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I haven't been programming much lately, so I figured I would make an encrypted instant-messaging program (read: Skype clone) with groups to hone my skills. That's not important though, I can do that. The problem is that I know almost nothing about cryptography, so I figured I'd ask here so I don't discover down the road that my way of doing crypto is all wrong and I have to remake everything.

Here's my plan:

  • When a client connects, it generates a keypair (or loads one from disk) and sends the public key off to the server.
  • The server broadcasts the public keys of everyone in a group chat to everyone else.
  • When a client sends a message, it encrypts (with NaCl's crypto_box) the message many times, once with each public key. Then it sends all of them off to the server, including information about which encrypted message goes to which client.
  • The server simply forwards the messages to the recipients, and the recipient decrypts it with his own private key and the sender's public key (again with NaCl's crypto_box).

There will of course be authentication, so someone can't just send their public key to the server, pretending to be someone else.

I have no idea how secure that method is, or if it can even work. If this is not optimal, how would you do it?

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One obvious issue is that you can send a different message to each recipient with that scheme. –  CodesInChaos Feb 27 at 16:46
    
@CodesInChaos Why is that a problem? –  CrateMuncher Feb 27 at 16:58
    
Hmmm… the authorization part is a bit “undescribed”. ;) How and where in that protocol are you planning to implement authorization? I'm asking because it's an important part of what you're planning to do… and doing it wrong might break your protocol quicker than anything else. (Without that information, answers would have to guess if authorization would be able to kill Schrödinger’s cat or not – and when it comes to crypto, the worst is to be assumed.) –  e-sushi Feb 27 at 17:06
    
@e-sushi I'm planning to do a simple username-password thing. Right username/password, and the server accepts it. Wrong, and you get kicked off the socket. –  CrateMuncher Feb 27 at 17:11
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@e-sushi Sorry, English is not my first language. Once a client connects, it'll have 5 seconds to give a valid username/password until it gets kicked off. If it does give a valid username/password, it'll be given a session key (stored in a database), which it'll use in every other API call. If it gives an invalid session key to any of the other calls, it either gets kicked off or simply gets an error message (haven't really decided yet). –  CrateMuncher Feb 27 at 17:26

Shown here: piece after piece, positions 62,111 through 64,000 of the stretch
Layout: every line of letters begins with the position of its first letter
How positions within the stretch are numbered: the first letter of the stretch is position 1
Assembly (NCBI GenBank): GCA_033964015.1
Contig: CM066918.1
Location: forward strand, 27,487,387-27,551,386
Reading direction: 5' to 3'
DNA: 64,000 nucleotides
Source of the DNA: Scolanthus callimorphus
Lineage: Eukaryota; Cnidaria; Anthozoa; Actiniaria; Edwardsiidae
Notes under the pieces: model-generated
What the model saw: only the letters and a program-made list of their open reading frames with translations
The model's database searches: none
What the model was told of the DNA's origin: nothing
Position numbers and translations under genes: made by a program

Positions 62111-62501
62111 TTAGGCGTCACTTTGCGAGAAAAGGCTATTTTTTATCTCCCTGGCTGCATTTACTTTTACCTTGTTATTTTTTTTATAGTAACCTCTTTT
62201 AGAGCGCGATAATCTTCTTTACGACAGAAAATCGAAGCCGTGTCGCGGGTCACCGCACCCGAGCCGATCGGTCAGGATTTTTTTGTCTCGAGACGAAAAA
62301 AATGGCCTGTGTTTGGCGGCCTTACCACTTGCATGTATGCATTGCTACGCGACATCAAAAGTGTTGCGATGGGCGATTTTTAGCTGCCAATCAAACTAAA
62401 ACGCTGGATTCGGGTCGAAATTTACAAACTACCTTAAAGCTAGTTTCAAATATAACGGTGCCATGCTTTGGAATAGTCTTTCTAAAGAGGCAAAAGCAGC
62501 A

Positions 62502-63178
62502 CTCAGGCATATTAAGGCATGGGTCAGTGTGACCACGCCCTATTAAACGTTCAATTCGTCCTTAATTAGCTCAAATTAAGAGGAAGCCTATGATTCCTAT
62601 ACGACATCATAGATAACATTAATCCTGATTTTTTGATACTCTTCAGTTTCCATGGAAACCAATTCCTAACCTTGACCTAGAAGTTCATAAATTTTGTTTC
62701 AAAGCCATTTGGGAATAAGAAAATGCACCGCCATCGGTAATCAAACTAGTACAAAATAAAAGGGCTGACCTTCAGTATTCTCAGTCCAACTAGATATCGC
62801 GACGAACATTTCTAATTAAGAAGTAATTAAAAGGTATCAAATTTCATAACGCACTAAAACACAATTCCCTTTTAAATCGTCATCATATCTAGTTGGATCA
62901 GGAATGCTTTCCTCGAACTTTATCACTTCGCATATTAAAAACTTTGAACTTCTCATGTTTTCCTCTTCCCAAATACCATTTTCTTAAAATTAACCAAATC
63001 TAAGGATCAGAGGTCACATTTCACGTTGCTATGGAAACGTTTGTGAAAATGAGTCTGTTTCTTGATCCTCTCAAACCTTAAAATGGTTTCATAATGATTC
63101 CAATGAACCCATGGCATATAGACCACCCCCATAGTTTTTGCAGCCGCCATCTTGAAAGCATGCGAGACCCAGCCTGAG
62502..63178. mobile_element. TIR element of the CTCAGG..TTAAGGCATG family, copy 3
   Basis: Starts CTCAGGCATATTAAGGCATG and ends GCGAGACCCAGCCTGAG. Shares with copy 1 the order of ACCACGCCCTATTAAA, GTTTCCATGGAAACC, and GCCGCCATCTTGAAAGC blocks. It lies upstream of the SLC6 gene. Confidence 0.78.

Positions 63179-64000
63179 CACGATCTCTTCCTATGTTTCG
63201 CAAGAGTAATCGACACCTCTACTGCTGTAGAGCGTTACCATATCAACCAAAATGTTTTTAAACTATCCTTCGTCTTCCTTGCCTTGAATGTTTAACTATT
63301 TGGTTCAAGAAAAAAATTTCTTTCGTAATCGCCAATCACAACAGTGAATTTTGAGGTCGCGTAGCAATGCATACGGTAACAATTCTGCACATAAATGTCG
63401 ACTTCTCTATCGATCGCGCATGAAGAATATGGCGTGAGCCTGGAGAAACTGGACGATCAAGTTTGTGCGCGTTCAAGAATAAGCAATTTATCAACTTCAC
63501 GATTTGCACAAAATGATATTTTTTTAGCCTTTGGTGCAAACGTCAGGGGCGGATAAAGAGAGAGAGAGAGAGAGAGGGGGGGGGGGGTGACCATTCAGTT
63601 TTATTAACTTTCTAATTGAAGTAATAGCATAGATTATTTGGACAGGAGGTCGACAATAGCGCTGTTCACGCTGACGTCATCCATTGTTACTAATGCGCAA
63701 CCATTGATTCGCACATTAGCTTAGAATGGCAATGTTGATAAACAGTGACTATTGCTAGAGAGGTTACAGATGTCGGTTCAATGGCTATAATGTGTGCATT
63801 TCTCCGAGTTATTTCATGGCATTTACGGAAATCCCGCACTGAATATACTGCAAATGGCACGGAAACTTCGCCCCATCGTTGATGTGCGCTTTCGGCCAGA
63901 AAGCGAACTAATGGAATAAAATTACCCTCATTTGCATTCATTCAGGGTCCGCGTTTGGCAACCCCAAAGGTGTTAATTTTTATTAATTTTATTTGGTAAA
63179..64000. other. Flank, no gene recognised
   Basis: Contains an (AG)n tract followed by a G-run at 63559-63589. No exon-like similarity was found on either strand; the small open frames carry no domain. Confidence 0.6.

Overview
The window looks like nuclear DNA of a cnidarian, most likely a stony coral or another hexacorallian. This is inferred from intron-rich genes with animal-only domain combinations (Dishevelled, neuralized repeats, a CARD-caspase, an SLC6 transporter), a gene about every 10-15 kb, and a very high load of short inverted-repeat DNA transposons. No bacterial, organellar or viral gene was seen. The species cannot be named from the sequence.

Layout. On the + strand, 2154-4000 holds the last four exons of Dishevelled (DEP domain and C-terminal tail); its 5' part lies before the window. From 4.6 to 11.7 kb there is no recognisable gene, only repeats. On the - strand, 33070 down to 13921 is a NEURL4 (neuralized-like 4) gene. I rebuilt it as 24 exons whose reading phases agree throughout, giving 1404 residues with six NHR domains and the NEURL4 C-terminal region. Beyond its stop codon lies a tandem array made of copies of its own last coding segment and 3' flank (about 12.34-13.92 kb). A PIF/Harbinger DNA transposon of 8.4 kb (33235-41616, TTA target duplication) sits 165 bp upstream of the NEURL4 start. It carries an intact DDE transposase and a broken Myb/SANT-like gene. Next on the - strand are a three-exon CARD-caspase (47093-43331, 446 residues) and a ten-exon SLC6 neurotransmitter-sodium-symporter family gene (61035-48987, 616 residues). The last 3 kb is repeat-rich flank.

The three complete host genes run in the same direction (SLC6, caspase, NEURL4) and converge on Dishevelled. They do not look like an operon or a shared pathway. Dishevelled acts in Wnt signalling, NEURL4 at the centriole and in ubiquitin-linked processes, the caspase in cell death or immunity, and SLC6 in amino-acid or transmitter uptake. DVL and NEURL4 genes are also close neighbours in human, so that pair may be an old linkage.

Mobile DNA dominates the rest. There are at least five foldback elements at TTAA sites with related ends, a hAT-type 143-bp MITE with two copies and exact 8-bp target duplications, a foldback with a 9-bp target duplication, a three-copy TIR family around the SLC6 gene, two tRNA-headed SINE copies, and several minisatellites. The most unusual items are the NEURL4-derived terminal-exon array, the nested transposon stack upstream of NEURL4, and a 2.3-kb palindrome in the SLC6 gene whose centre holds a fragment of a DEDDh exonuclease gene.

1 Answer 1

I think the very first question before diving into designing the protocol would be to ask yourself what kind of secure communication do you want? Namely, there are two options to consider when it comes to communication between the IM users:

  1. For the client-server secure communication, there are two directions to consider:

    1. From “sender to server”, you would have to encrypt the message with the public key of the server (assuming using public key encryption).

    2. From “sender to recipients”, the server would encrypt each message with the respective recipients' public key (assuming using public key encryption). However, if you are consider using symmetric encryption, a good reference for protocol would be the SSL/TLS protocol that is used widely.

  2. For the end-to-end secure communication, it would be difficult to implement for group message but simpler for individual message. It means that the sender will encrypt the message with a predefined encryption key, and only people who know the encryption key is able to decrypt the message. Sharing the predefined encryption with a group might compromise on the overall security.

Once decided on the framework type, you can add additional information to the payload (i.e. message) to ensure there is authentication, non-repudiation, data integrity, etc. A good reference would be the SSL/TLS protocol.

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